A 7 year old boy presents to your ED with a 3-4 day history of fevers, nausea and vomiting. There is some associated non-specific abdominal pain. He has a history of Type 1 Diabetes Mellitus. His blood glucose at triage is reading ‘HI’ and his finger-prick ketones are 6.4 mmol/L. He is therefore taken through to your resus bay, where you achieve IV access and get the following set of results…
How do you approach this child ?
What are your principles of management ??
Would your approach be different if he was 37 years old ??? Continue reading
It’s night shift & you’ve received handover of an entire department. You plug on and start chipping away at the waiting-list that doesn’t seem ever get any shorter….
At 3am your nursing staff alert you to an 11 year old female who just isn’t getting any better. She was admitted under Paediatrics on the evening shift with 24 hours of vomiting (no diarrhoea) & had failed her trial of fluid. Whilst she is waiting for a paediatric ward bed she has continued to vomit a further 8-10 times and is complaining of severe epigastric pain. She had used up all her available antiemetics and analgesics on her medication chart…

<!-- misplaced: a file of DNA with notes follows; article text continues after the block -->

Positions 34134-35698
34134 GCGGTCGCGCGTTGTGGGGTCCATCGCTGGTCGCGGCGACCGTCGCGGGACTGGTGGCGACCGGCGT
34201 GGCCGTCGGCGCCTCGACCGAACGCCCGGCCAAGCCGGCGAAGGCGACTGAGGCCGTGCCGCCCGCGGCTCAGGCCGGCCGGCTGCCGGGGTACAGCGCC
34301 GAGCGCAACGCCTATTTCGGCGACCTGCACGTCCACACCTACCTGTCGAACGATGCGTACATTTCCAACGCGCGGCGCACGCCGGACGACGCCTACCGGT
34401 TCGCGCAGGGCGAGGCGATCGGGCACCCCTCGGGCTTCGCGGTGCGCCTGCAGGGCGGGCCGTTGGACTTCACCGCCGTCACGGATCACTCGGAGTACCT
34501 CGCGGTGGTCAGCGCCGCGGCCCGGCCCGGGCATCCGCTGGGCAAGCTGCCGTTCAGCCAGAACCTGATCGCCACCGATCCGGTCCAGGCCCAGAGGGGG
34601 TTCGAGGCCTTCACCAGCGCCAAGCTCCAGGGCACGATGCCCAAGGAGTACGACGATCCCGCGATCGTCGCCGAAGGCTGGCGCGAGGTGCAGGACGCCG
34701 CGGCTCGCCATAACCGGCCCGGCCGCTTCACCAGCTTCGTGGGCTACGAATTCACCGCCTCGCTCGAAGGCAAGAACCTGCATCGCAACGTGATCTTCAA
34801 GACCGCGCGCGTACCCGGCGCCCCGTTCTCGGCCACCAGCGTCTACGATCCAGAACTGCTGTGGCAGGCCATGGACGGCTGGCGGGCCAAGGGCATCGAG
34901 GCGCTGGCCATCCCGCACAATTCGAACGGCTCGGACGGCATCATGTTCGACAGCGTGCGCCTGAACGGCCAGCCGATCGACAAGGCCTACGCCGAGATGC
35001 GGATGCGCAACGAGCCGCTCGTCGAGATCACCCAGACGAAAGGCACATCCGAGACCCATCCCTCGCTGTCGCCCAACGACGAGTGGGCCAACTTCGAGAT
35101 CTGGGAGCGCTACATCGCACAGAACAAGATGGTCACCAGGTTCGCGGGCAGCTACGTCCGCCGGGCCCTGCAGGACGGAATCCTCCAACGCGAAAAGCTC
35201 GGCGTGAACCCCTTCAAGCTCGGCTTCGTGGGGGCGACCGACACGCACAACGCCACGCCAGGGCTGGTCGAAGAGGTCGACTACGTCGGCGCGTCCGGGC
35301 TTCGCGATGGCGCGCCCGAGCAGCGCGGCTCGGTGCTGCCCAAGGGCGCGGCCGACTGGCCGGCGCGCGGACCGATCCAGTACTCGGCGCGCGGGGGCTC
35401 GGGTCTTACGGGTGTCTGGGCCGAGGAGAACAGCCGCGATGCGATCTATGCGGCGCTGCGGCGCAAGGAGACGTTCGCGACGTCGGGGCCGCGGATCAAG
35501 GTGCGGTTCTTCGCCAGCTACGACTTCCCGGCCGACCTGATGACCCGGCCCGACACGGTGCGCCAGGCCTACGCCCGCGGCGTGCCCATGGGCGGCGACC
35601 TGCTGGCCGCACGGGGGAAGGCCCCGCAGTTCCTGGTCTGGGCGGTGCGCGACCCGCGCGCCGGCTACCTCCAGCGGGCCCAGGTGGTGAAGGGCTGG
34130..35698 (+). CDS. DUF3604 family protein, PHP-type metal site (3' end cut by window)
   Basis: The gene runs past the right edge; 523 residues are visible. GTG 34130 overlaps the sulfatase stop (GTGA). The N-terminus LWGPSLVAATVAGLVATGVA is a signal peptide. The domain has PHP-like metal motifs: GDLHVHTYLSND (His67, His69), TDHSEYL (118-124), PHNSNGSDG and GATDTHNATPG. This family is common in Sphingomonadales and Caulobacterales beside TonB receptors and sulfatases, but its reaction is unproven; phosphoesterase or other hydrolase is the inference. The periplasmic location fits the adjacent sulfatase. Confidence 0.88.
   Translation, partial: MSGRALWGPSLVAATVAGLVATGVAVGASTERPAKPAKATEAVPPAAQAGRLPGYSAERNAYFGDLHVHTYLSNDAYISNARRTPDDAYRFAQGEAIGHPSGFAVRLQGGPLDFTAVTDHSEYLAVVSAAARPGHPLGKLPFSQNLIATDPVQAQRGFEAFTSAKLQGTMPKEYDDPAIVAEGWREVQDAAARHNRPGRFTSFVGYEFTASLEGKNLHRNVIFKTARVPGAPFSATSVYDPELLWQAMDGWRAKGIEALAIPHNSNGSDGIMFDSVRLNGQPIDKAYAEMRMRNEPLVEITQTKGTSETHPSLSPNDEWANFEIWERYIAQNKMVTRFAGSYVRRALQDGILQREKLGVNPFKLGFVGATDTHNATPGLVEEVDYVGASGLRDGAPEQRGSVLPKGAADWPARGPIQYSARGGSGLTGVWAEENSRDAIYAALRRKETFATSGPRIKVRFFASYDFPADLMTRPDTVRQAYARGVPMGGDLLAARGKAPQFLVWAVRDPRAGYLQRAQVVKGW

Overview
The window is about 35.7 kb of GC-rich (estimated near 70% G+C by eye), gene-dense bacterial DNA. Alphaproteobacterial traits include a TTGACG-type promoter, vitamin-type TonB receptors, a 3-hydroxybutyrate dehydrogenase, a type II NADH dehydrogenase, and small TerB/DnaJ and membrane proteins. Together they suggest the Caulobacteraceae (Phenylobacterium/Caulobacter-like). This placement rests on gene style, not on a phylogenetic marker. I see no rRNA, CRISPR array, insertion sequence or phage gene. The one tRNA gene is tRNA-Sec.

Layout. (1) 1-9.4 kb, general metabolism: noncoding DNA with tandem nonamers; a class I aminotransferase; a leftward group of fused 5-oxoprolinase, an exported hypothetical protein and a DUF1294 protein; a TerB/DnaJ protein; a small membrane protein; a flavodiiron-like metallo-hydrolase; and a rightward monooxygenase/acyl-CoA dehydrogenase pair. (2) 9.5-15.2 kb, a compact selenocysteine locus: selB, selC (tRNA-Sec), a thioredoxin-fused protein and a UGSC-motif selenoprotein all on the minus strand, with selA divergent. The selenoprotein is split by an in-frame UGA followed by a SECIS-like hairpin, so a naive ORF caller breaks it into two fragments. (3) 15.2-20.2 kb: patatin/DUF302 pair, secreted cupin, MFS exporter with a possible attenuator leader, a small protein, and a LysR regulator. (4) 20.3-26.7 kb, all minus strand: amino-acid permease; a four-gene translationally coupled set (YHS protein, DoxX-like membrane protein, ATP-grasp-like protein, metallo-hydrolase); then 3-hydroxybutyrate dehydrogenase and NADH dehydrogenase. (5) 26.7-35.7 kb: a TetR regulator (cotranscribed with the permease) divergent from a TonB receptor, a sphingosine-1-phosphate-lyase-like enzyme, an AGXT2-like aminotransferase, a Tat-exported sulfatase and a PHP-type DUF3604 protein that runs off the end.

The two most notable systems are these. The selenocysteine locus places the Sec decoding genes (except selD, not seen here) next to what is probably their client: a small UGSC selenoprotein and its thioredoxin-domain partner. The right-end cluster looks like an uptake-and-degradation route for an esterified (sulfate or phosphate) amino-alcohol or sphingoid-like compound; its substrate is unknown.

She looks miserable, crying in pain and clutching at her abdomen. She is slightly tachycardic (otherwise normal observations). Her abdomen is non-distended but exquisitely tender with percussion tenderness and rebound. She has reduced bowels sounds. There is a scar in her RIF indicating a previous open appendicectomy ( ~18 months earlier).
You review her bloods (WCC 16, otherwise unremarkable) and her urinalysis is normal.
Despite further boluses of morphine, she continues to vomit and complain of severe pain….so, you order an abdominal xray.
What’s going on here ?
What are you going to do now ??